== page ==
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Ok, I've looked up what this does, but does anyone actually have an example of when you would use the "strictfp" keyword in java? Has anyone actually found a use for this?

Would there be any side-effects of just putting it on all my floating point operations?

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Always, unless you actually need the performance more than you need reproducibility. –  Antimony Aug 4 '12 at 15:33

5 Answers 5

up vote 106 down vote accepted

Strictfp ensures that you get exactly the same results from your floating point calculations on every platform. If you don't use strictfp, the JVM implementation is free to use extra precision where available.

From the JLS:

Within an FP-strict expression, all intermediate values must be elements of the float value set or the double value set, implying that the results of all FP-strict expressions must be those predicted by IEEE 754 arithmetic on operands represented using single and double formats. Within an expression that is not FP-strict, some leeway is granted for an implementation to use an extended exponent range to represent intermediate results; the net effect, roughly speaking, is that a calculation might produce "the correct answer" in situations where exclusive use of the float value set or double value set might result in overflow or underflow.

In other words, it's about making sure that Write-Once-Run-Anywhere actually means Write-Once-Get-Equally-Wrong-Results-Everywhere.

With strictfp your results are portable, without it they are more likely to be accurate.

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4  
Use it for reproducible scientific results and bit-exact unit tests. –  Aleksandr Dubinsky Jul 3 at 19:49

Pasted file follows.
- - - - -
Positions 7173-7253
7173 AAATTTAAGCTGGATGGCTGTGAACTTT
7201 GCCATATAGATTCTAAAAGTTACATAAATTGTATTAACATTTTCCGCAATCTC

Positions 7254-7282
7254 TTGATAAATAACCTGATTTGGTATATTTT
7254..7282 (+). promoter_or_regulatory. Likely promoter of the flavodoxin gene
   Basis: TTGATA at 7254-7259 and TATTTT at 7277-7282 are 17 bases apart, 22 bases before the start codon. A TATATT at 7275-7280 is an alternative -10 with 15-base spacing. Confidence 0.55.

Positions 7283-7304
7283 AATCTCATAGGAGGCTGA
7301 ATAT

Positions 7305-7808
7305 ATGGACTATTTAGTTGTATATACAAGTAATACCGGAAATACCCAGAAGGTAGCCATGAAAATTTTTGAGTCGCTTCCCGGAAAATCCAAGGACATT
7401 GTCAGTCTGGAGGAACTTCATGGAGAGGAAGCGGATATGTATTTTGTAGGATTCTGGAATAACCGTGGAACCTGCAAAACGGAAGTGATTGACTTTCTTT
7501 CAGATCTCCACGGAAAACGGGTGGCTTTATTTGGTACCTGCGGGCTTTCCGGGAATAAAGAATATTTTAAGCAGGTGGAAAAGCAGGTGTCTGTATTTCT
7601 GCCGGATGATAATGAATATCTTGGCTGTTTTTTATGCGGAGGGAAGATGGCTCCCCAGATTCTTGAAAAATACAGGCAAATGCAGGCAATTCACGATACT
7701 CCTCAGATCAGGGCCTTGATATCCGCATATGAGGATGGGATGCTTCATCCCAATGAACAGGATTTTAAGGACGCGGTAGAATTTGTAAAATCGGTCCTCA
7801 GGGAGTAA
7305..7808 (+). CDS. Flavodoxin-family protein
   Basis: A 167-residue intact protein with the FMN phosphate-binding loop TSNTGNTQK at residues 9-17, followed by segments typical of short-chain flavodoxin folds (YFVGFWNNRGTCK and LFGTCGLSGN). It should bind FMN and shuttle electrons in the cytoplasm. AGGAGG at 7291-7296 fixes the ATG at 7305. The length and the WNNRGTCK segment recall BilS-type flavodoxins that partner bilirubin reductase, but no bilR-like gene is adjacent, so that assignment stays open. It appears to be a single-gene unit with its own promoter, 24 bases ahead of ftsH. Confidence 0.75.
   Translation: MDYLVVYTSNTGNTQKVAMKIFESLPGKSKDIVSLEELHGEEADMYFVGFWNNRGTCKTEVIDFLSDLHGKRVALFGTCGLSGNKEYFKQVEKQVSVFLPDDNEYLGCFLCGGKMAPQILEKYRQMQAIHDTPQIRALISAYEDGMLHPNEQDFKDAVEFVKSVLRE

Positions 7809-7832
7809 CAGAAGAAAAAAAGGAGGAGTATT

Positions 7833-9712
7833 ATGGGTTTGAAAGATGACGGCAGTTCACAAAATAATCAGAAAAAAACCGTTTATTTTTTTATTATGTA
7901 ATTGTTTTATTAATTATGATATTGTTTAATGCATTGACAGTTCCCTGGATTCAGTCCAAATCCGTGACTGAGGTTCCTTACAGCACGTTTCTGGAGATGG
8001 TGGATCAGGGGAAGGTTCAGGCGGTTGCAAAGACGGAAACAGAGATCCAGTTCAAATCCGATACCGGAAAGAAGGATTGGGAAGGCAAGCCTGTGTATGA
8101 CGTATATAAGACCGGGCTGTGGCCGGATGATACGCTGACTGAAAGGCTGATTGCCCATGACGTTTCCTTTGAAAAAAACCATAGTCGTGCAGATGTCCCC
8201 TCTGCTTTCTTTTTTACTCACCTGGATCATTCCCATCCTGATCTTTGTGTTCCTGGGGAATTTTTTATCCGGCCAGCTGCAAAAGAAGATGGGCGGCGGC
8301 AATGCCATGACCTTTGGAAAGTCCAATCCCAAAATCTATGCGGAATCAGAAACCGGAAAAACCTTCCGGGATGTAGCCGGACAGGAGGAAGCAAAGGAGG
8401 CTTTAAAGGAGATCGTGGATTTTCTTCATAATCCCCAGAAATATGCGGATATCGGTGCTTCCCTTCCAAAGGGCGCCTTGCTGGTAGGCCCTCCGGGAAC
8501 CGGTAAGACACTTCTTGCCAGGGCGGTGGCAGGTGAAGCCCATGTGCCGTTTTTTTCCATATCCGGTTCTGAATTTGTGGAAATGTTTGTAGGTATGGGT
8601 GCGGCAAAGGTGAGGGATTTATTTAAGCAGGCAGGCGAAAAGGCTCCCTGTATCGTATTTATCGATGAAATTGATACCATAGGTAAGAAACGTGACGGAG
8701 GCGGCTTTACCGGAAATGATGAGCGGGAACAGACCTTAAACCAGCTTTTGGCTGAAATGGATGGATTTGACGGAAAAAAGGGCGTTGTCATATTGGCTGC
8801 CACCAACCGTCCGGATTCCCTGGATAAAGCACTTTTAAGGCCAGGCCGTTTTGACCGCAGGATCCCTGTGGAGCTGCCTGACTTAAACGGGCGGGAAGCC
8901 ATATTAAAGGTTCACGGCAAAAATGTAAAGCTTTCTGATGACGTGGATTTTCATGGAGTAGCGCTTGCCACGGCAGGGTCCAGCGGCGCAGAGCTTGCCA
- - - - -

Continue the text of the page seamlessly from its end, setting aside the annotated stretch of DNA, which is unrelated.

Wikipedia actually has a good article about this topic here, with a link to the Java specification.

Reading between the lines, the implication is that if you don't specify strictfp, then the JVM and JIT compiler have license to compute your floating-point calculations however they want. In the interest of speed, they will most likely delegate the computation to your processor. With strictfp on, the computations have to conform to IEEE 754 arithmetic standards, which, in practice, probably means that the JVM will do the computation.

So why would you want to use strictfp? One scenario I can see is in a distributed application (or multiplayer game) where all floating-point calculations need to be deterministic no matter what the underlying hardware or CPU is. What's the trade-off? Most likely execution time.

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“an extended exponent range to represent intermediate results” is not “license to compute your floating-point calculations however they want”, and in practice, even strictfp computations make use of even an unhelpful 8087 FPU. It is only the case that a bit of care is required then. See stackoverflow.com/questions/18496560/… –  Pascal Cuoq Mar 18 at 16:25

As the other answers mentioned it cause the intermediate floating point results to conform to the IEEE specification. In particular x86 processors can store intermediate results with different precision from the IEEE spec. The situation gets more complicated when the JIT optimizes a particular computation; the order the instructions could be different each time resulting in slightly different rounding.

The overhead incurred by strictfp likely to be very processor and JIT dependent. This wikipedia article on SSE2 seems to have some insight into the problem. So if the JIT can generate SSE instructions to perform a calculation it seems that strictfp will not have any overhead.